If you drive a big wheeler, this article is for you. Yet, this article is also for all those people out there that believe that sleep apnea is something to ignore or scoff at. In a new survey study, researchers found that truck drivers with untreated sleep apnea, or truck drivers that don’t adhere to CPAP treatment, have a much greater likelihood, or risk, of being in a major, deadly crash.
The study, which was co-authored by researchers at the Virginia Tech Transportation Institute and featured in the preeminent journal Sleep, was founded on the widely known notion that sleep apnea can cause extreme drowsiness and daytime fatigue, which is a recipe for an accident at the wheel. One of the researchers, Erin Mabry, says, “This new analysis really underscores the risk truck drivers diagnosed with obstructive sleep apnea assume if they choose not to adhere to a treatment program.” With a large eighteen-wheeler, the consequences could be catastrophic.
The study itself took a look at over 16,000 drivers who were diagnosed with obstructive sleep apnea. The study then compared those individuals diagnosed with sleep apnea to individuals that aren’t likely to have the sleep disorder. The individuals that fell into the former category were given automatic-adjusting CPAP machines and were monitored for usage. After that, preventable crashes were evaluated across the two groups per 100,000 miles to see if there were any big differences.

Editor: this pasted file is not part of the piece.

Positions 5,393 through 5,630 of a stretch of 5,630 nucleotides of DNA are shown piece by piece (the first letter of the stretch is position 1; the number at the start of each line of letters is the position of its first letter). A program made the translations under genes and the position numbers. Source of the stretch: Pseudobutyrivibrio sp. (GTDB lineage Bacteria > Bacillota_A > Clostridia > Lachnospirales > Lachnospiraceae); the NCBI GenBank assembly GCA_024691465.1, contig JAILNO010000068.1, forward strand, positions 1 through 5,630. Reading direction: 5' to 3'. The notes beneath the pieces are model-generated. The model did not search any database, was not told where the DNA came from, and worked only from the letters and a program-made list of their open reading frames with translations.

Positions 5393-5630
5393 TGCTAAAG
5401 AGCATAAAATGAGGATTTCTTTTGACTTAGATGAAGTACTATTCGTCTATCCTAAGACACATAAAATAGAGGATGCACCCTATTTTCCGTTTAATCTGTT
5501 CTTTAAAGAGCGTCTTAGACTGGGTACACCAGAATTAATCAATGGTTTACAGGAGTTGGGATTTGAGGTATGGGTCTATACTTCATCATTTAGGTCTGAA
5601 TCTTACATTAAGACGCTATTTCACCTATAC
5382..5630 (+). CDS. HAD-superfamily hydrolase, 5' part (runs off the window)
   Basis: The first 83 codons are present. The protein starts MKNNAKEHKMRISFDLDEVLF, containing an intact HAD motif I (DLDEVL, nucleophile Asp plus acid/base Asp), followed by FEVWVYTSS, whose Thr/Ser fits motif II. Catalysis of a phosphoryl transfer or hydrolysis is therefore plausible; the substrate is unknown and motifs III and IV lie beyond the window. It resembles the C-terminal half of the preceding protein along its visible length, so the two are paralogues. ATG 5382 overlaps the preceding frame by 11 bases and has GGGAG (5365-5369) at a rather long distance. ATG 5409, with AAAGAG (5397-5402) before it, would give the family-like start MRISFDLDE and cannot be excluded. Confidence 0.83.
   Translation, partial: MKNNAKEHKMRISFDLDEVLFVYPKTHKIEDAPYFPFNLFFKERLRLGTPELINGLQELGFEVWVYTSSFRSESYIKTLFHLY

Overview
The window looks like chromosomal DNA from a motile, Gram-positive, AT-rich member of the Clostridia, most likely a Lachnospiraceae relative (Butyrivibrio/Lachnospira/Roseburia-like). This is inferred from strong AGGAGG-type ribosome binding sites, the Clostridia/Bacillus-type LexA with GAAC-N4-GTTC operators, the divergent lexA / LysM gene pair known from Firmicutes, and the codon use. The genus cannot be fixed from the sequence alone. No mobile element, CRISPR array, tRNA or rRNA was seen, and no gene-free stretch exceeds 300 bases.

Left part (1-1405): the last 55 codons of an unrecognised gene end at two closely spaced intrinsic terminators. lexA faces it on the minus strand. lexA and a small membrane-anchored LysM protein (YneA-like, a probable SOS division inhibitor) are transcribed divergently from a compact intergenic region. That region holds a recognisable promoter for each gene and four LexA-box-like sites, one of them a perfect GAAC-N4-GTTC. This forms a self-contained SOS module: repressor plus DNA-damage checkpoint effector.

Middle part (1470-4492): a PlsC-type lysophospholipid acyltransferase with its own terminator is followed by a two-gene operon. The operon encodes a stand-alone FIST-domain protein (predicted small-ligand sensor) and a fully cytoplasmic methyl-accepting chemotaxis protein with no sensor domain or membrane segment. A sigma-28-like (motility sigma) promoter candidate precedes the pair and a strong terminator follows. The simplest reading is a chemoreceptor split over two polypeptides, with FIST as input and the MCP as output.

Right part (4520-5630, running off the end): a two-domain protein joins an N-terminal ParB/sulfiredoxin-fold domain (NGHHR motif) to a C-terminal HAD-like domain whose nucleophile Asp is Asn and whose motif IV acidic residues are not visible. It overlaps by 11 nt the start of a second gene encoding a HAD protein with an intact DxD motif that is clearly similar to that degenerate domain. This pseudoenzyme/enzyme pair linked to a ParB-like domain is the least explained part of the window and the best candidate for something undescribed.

What the researchers discovered is that for each 1,000 truck drivers working within a year, the drivers who refused CPAP treatment had a total of 70 preventable serious truck crashes. The crashes were preventable, because if the drivers simply underwent CPAP treatment, the crashes could have been avoided. On the other end of the spectrum, truck drivers without sleep apnea and truck drivers who underwent CPAP treatment experienced only 14 serious crashes.
Why is this study important? For one thing, it gives shocking insight into how dangerous sleep apnea can be, but it also one of the first large scale tests that gives insight into how screening and diagnosing sleep apnea can impact crash risk. Moreover, the study gives insight into the trucking industry. Currently, there are federal laws that allow truck drivers to keep their diagnosis of sleep apnea private. Sure, a trucking company may require a screening, but the drivers can always quit and then hire on with another company that doesn’t have such screening methods. In the end, it is important for both truck drivers and their employers to take sleep apnea seriously.